News


Tracking Number:  147231

Title:  "Scholar Says Korean Reunification 'Predictable'." At the Heritage Foundation, Nicholas Eberstadt discussed the possible reunification of North and South Korea. (900713)

Author:  MORSE, JANE A (USIA STAFF WRITER)
Date:  19900713

Text:
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07/13/90 * SCHOLAR SAYS KOREAN REUNIFICATION "PREDICTABLE" (Article on Eberstadt talk at Heritage Foundation) (600) By Jane A. Morse USIA Staff Writer

Washington -- Reunification on the Korean peninsula is "predictable" and the United States must make greater efforts to obtain information about North Korea which would aid in preparation for a more "humane and civil" reunification process, according to an American scholar.

Nicholas Eberstadt, a visiting fellow at the Harvard Center for Population Studies and an American Enterprise Institute scholar, believes that there is "more human intelligence available on North Korea than is being shared with the United States."

At a luncheon talk July 12 at the Heritage Foundation, Eberstadt said it is vital for the United States to obtain this information from whatever sources possible so as not to be caught unawares when what he predicts will be fast and dramatic changes precipitate the reunification process.

North Korea, he said, is "a Stalinist system with Korean characteristics" and the United States won't get much warning time for changes when they come. Eberstadt could not, however, identify what preconditions might be necessary for the reunification process to begin.

Eberstadt said caution must be used when attempting to compare the reunification of Germany with that which will eventually take place in Korea. But he did emphasize that Germany demonstrated that it is neither negotiations nor confidence building measures that finally bring reunification, but the collapse of one of the states.

The Democratic Peoples Republic of Korea (DPRK), he pointed out, is held together by the personality cult of Kim Il Sung. But Kim no longer projects the powerful charisma he once did in his public appearances and which is necessary to energize the political system, Eberstadt said. Furthermore, there are strong doubts about his son's (Kim Jong Il) ability to rule, he added.

Eberstadt's remarks were based on observations he made during his May 18-26 visit to Pyongyang this year under an academic exchange program sponsored by North Korea's Institute for International Studies. Eberstadt said he felt his visit differed from those of other Western visitors to North Korea in that it wasn't as heavily burdened with ideological discussions.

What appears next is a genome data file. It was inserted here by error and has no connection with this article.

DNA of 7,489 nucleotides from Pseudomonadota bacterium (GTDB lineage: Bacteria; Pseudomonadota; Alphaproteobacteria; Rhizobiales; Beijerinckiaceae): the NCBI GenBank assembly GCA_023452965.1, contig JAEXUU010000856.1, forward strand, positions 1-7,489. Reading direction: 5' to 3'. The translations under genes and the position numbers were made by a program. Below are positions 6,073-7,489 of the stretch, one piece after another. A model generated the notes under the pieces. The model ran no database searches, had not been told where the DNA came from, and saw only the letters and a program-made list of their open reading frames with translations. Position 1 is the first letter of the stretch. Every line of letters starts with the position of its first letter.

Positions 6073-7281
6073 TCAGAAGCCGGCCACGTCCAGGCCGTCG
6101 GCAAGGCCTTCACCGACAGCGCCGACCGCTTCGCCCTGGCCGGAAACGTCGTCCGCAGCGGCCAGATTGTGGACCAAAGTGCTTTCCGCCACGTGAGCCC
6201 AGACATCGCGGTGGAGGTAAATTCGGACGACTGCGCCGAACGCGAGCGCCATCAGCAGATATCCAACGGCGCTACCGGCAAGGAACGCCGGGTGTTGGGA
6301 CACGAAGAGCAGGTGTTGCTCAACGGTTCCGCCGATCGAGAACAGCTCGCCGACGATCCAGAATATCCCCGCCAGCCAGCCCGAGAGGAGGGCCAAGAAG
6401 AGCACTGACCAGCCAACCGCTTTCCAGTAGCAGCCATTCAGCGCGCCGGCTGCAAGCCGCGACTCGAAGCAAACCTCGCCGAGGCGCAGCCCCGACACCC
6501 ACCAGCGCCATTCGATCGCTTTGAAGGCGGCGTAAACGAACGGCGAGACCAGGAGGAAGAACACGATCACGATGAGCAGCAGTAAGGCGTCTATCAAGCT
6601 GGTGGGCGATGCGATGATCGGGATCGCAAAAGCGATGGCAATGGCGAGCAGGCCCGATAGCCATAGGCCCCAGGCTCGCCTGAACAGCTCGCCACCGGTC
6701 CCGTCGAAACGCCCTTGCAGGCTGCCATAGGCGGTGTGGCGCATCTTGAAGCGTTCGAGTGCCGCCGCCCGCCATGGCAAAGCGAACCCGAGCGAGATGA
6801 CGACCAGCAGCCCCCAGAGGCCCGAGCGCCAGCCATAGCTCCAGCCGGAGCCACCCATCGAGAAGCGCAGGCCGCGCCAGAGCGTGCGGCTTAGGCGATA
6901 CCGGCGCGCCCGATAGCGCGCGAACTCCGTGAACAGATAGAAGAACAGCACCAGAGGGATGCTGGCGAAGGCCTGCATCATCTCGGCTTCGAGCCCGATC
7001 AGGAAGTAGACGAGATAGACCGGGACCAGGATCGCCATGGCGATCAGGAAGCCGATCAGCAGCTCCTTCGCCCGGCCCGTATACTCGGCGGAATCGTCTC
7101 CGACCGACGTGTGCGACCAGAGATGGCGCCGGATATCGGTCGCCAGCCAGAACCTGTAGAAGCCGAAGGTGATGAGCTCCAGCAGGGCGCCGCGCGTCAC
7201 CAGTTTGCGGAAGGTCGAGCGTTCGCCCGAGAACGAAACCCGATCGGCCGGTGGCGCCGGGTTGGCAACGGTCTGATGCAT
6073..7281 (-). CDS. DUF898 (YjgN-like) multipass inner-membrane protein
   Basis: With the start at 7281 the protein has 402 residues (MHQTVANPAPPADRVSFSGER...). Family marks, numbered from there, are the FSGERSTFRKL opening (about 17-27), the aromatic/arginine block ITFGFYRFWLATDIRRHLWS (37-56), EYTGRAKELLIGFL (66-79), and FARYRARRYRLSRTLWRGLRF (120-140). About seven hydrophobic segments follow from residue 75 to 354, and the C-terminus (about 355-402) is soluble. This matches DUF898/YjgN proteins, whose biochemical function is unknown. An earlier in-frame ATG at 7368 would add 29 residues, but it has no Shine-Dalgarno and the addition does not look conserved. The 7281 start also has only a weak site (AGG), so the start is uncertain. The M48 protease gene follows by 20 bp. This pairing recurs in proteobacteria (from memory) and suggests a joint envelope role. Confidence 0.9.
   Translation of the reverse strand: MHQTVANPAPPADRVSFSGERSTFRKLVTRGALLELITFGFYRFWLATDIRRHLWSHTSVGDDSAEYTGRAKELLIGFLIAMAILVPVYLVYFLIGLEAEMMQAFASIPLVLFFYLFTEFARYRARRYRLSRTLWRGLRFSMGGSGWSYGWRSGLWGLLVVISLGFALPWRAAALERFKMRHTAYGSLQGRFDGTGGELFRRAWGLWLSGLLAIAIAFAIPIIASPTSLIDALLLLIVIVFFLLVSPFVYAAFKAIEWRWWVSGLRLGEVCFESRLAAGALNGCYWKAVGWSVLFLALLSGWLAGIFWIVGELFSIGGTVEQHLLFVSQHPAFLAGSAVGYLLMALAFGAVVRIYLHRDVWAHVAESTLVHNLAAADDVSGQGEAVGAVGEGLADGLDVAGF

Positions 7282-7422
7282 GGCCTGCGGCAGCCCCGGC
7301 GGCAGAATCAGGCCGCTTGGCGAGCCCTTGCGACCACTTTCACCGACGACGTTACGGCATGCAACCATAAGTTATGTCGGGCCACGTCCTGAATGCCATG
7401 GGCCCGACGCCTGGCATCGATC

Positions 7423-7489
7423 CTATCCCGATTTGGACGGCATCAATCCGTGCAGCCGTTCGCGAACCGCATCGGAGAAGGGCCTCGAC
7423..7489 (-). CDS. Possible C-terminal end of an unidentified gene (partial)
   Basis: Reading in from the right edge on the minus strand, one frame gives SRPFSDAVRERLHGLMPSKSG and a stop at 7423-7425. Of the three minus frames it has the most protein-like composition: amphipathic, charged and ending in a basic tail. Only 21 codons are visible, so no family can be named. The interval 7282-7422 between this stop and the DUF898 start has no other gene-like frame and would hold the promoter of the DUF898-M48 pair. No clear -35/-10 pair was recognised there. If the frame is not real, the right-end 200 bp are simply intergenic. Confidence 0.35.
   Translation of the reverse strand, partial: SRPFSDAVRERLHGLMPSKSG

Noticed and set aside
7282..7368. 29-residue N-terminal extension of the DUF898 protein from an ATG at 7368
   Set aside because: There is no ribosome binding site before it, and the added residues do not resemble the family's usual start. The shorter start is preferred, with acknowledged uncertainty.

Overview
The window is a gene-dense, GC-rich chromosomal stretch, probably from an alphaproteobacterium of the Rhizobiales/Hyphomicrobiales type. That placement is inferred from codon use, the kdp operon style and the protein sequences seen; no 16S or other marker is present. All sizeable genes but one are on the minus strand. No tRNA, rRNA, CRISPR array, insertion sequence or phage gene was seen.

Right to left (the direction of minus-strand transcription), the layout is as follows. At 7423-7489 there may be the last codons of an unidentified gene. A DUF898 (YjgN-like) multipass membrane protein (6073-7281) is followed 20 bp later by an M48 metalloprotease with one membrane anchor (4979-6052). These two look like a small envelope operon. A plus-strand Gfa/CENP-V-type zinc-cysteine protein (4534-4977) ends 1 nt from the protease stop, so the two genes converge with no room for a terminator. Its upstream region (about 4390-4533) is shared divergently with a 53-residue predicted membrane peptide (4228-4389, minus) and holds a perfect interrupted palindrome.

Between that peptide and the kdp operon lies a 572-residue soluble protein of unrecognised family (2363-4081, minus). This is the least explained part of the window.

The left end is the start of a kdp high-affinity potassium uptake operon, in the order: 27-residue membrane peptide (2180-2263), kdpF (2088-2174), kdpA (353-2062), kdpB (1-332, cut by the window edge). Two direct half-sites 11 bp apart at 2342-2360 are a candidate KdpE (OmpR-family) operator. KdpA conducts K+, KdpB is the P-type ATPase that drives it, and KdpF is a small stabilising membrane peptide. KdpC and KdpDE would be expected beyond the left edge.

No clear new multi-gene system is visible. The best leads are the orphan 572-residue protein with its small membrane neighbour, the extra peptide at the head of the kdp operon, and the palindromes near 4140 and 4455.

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Eberstadt said he came away from North Korea with three unexpected impressions: The depth of poverty among the people; the tolerance for corruption; and the "exhaustion" of the North Korean society -- physically, administratively, and ideologically.

Poverty is obvious in the north, Eberstadt said. Smuggling of much-needed medical supplies is tolerated and no attempt is made to hide the activities from foreigners like himself, and a three-tiered currency system allows for massive economic corruption.

Everywhere he looked, the people appeared to be physically exhausted, he said. Uniformed but unarmed military personnel were much in evidence performing labor normally entrusted to a civilian work force; and public responses to pronouncements by their "Great Leader" were wooden and lacking enthusiasm, Eberstadt said.

While the blackout of news about the outside world is nearly impenetrable -- most of the public hasn't learned of the Tiananmen Square incident -- citizens of Pyongyang don't stare at non-Asians, which Eberstadt interpreted as due to increasing visits by Soviets and Eastern Europeans to the country. North Korean university students Eberstadt met by chance were non-hostile, curious, and relatively relaxed and free in their conversations with him, he said. Still, he saw no indications that there was any sort of dissident movement.

Nonetheless, the division of the peninsula is becoming unsustainable, Eberstadt said, and the race between north and south is coming to an end as the Republic of Korea gains political and economic strength and the DPRK crumbles from within. NNNN


File Identification:  07/13/90, EP-505
Product Name:  Wireless File
Product Code:  WF
Keywords:  KOREA (NORTH)-KOREA (SOUTH) RELATIONS; REUNIFICATION (TERRITORY); EBERSTADT, NICHOLAS; KOREA (SOUTH)-US RELATIONS; KIM IL-SONG
Thematic Codes:  1EA
Target Areas:  EA
PDQ Text Link:  147231